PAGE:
These eight tracks won’t be burning up the charts any time soon. This isn’t a pop record, but it is the kind of album that washes over the mind. This is probably one of the only bands that shoegazers, the folkies and the jam-band set might all appreciate. One can imagine The Amazing developing a growing cult-status. The pensive guitar riff that opens the nearly seven-minute “Tracks” speaks volumes along with the song’s hushed vocal harmonies.
“Floating” almost sounds like a modern cousin to Fleetwood Mac’s “Dreams.” Christoffer Gunrup’s often hushed vocals are both lush and comforting.
The members of The Amazing are obviously schooled in classic rock and folk traditions but they have an arty, experimental edge that keeps everything sounding somewhat fresh, breathing new life into older sounds. As a result “Ambulance” is an album that sounds both timeless and new. The Amazing is definitely a band to know.
“Divide” This is just a well-thought out, moody piece of rock that feels like a breath of fresh air.
“Blair Drager” At first listen, the drums on this track take immediate focus. Upon further listening, the vocal harmonies during the chorus will take the breath away. It really is stunning the way this song begins in a very dark, ominous place and then suddenly finds a bit of sunniness at its center. That seesaw effect is a feat of musical magic.
“Through City Lights” This nearly eight-minute ballad is lush, slow and never overstated. Even when some background laughter echoes over the track, its sense of beauty isn’t hurt in the least.
quicklist: 4title: Breanna Barbara’s “Mirage Dreams” ***1/2text: “Mirage Dreams” is Brooklyn blues artist Breanna Barbara’s first major album, but her third when counting the two other albums she previously released on her Bandcamp page. This is a swampy and mysterious collection full of intrigue. Yes, this is more mood music than anything, but frankly if “True Blood” was still on the air, surely something from this album could be placed there.
Barbara’s voice is also rather fascinating, sometimes bringing to mind a mixture of a more upbeat answer to Mazzy Star’s Hope Sandoval , with a touch of Laura Marling and maybe a hint of Grace Slick. The mumbled and half-spoken lyrics of “Baby Where Are You” draws the listener in, even if on a whim she seems to break off into a madcap whistling break.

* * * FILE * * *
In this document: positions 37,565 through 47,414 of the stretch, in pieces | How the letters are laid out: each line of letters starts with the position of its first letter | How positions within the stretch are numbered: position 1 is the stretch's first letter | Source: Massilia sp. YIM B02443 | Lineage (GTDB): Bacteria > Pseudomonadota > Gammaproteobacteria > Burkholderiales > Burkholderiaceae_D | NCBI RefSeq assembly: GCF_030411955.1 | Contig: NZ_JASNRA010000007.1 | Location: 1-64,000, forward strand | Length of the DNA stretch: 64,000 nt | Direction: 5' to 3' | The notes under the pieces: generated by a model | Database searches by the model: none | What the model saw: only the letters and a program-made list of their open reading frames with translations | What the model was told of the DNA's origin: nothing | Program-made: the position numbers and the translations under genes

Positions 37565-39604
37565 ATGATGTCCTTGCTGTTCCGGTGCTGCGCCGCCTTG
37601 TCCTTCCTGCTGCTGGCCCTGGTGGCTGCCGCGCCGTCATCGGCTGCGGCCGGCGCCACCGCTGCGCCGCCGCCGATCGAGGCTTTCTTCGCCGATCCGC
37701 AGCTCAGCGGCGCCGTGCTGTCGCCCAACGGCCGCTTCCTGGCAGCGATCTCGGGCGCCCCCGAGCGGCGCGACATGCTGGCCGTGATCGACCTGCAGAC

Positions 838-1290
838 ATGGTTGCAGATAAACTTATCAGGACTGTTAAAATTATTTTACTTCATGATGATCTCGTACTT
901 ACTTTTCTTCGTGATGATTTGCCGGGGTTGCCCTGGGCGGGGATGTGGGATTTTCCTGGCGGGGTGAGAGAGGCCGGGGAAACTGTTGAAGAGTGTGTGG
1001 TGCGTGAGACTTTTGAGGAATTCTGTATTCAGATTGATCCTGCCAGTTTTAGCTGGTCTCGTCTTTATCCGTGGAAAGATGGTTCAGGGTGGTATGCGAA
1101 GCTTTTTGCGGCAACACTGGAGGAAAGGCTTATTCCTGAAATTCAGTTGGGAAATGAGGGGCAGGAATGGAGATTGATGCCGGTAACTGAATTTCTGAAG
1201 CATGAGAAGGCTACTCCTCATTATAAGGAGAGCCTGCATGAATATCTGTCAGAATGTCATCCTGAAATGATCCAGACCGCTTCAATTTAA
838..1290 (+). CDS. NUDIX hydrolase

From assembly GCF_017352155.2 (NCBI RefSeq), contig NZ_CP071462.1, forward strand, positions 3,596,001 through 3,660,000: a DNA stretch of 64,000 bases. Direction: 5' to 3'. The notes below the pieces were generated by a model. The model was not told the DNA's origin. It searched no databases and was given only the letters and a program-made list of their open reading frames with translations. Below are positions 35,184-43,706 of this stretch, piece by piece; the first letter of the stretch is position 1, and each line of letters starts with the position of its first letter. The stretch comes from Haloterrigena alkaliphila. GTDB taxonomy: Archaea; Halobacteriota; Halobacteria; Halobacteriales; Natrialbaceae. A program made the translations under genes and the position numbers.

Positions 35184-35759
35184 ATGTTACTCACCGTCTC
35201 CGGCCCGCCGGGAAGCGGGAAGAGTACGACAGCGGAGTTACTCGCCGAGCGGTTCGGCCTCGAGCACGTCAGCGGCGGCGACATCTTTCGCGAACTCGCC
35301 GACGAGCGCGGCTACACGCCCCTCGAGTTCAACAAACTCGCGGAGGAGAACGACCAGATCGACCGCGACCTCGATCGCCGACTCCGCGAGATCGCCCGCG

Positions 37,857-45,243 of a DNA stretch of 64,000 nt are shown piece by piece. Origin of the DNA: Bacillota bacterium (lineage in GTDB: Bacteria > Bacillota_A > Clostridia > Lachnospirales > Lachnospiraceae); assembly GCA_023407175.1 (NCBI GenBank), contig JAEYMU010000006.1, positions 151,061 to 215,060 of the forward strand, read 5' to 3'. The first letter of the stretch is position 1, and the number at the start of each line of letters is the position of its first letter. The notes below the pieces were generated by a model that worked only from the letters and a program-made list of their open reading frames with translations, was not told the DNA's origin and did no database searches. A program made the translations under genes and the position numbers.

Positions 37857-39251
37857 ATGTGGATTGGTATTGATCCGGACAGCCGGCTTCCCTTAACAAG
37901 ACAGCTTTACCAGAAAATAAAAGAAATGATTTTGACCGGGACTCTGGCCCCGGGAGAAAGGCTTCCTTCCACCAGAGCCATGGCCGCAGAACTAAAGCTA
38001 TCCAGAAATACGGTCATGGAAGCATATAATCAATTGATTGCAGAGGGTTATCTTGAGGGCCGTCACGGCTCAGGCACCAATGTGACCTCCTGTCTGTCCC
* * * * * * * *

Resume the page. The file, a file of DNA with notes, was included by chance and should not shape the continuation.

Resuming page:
What will make this an interesting draw to some, though will no doubt turn off others. This is probably an acquired taste, full of oddball quirks and musical detours. When Barbara begins to howl like a wolf looking at the moon in the middle of the title-track, some will find her performance other-worldly while others will probably turn off the album. But one gets the feeling that she is working at her own uniquely transcendent level. Those kinds of moves are rather daring and give this album edge, thus frightening away the squares and ensuring an unusual path.
This isn’t a record of this time. It sounds fueled by an organ-drenched, garage-rock-brand of psychedelia. This record is woozy and bewitching and it will entrance you if you are open to its sound. This is frequently an exercise in sonic minimalism. Tracks like “Salin’ Sailin’” and “Where’s My Baby” use repetition to their benefit. “Mirage Dreams” can be a hypnotic set. Breanna Barbara is an artist to watch.
Focus Tracks:“Who Are You” This is a no-nonsense blues exercise with heavy breakdowns. Again, this is heavily built with repetition but Barbara’s vibrato-tinged bellowing demands attention. This isn’t typical blues by any stretch but it would probably tear the house down given the right audience.“Nothin’ But Your Lovin” This sounds like a great soundtrack to a whisky-soaked late-summer afternoon. This track has a rev-up that would make both the Black Keys and the White Stripes proud.“I’m Alright” This kind of sounds like a much grungier, more lo-fi, feminine answer to The Allman Brothers Band. Whether that is actually an apt comparison or not is up to your ears, but one can’t deny that this track is deeply rooted in the Southern Blues-Rock traditions of the sixties and seventies.
Next Week: New Music From Fantasia, The Descendants and more.